Tuesday, April 12, 2011

Cycling the Haleakala Crater: From beach to 10,000 ft

By Ryan Borger, USAT Level 1 certified coach and owner of Borger Endurance LLC.

This past week I made my first trek to Hawaii, to the island of Maui for a week of solitude, honeymooning with my beautiful new bride Amy, and a bit of adventure. We stationed ourselves on the 6th floor of a condo building off the Kamaole 2 beach in South Kihei, thanks to the generosity of some close family friends who let us stay at their condo for the week. I planned on mostly enjoying the week relaxing at the beach, taking a bit of a break from normal training, while still keeping my run volume up and doing some open water swimming, as the thought of running in Maui seemed pretty pleasant, especially coming off a relatively cold Colorado winter and I don’t get much open water practice. I had thought about trying to bring my bike along, but quickly realized that wasn’t a viable option thanks to United Airlines hefty $175 bike fee, each way. Unable to run as planned due to a heel injury, I decided to rent a bike for the week once I arrived. Prior to the week, I didn’t know much about the island, nor it’s cycling routes, though I had heard rumors of Canadian pro cyclist Ryder Hesjedal splitting a 2:30 ride to the top of some massive volcano there, so I decided to look into it a bit.

The idea of riding from sea level to 10,000ft drew my interest pretty quickly. I ride up to 10,000ft occasionally in Colorado, but I start at 5300ft, not sea level. There's a big difference. With the approval of the wife and soon to be driver to pick me up at the top and drive me back down, we decided I give it a go, and to make the trek by bike up this epic volcano. I rented the cheapest road bike I could find for the week, from South Maui bikes, took a look at a map, and set out for it. I will add that I came back very appreciative of my light-weight Specialized Tarmac SL3… after riding a heavy aluminum bike I realized I’ve been carbon fiber brainwashed, and need to not take my lightweight carbon rig for granted.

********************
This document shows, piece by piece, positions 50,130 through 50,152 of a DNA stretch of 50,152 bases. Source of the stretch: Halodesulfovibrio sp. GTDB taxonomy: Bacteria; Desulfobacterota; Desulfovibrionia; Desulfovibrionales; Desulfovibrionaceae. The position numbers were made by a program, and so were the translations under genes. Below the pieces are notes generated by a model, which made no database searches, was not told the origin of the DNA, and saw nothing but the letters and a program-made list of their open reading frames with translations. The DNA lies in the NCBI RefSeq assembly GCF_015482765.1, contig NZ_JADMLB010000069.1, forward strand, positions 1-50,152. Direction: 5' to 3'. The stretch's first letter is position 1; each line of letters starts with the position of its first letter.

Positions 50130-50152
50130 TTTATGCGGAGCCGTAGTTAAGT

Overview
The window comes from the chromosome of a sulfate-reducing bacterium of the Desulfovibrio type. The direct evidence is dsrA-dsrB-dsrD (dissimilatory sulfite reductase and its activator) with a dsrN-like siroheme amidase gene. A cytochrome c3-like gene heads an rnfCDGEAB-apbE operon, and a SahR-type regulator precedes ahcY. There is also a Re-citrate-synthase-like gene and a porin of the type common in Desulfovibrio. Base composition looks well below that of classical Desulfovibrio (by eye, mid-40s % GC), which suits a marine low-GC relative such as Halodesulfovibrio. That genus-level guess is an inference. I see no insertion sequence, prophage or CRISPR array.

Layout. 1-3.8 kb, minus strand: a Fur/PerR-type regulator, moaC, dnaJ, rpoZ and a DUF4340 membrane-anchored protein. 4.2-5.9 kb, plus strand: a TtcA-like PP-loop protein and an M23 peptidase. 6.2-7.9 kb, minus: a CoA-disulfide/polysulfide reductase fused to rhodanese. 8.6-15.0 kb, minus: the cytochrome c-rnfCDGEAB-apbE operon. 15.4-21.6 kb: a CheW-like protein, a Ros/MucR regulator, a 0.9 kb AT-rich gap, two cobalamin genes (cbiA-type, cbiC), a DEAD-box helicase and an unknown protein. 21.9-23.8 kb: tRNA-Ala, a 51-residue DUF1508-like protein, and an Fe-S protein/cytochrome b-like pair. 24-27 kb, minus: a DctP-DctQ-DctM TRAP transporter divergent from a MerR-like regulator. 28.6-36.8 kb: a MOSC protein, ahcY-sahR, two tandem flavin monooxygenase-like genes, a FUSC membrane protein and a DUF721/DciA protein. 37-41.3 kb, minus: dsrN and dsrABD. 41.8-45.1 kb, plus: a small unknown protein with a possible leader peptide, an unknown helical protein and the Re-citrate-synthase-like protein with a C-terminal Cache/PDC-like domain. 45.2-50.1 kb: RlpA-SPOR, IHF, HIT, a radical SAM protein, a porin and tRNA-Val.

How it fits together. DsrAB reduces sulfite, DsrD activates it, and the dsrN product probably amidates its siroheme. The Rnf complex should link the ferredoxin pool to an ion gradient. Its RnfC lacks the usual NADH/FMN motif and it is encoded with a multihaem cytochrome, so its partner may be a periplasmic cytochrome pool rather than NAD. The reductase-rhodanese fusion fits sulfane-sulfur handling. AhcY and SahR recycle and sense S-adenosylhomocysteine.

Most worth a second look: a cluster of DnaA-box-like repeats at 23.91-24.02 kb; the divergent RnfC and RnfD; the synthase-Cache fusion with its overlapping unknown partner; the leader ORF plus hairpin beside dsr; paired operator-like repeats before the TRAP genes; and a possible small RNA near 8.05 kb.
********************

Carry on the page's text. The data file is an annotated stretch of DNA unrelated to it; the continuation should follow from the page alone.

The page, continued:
If you ever get a chance to ride on the island of Maui, I encourage you to make the epic climb from the beach to the top of Haleakala. Hundreds of people get shuttled to the top daily, and ride bikes down as a popular tourist even, but only a handful do it the other way around. It’s a cool accomplishment, and a rare opportunity to ascend over 10,000 ft.

What will you need for the ride?

- 2 large water bottles, bars/food, gets, $5 for fee into the National Park ($10 for cars), money for drinks/refueling at the market, a cycling jacket, and a pocket map may be a good idea, although it's a pretty straight forward route

I was warned that temperatures can vary 30-45 degrees from the beach to the top of the crater, and to bring a jacket, full finger gloves, and the whole nine yards. I scrapped that idea since I only brought a short sleeve jersey and shorts, and decided to take a bit of a risk. I got lucky as temperatures only dropped about 10-15 degrees at the top; I was shocked to be at 10,000 ft. by the end of the morning, while still sweating in 50+ degree weather. I was fortunate for my luck.

I rummaged the condo kitchen, packed a few baggies of Fig Newton bars, a Powerbar gel (unfortunately I only brought one on the trip), $10, a small map, and filled my two large water bottles. Unfortunately again I left my Powerbar Endurance drink mix at home, but not to worry, we still had some strawberry margarita mix left over in the fridge. I glanced at the ingredients on back, and realized it's pretty darn similar to Gatorade, and filled a bottle with half mix and half water. It tasted a lot like Kool-Aid, not bad at all and saved me a few bucks and a trip to the store.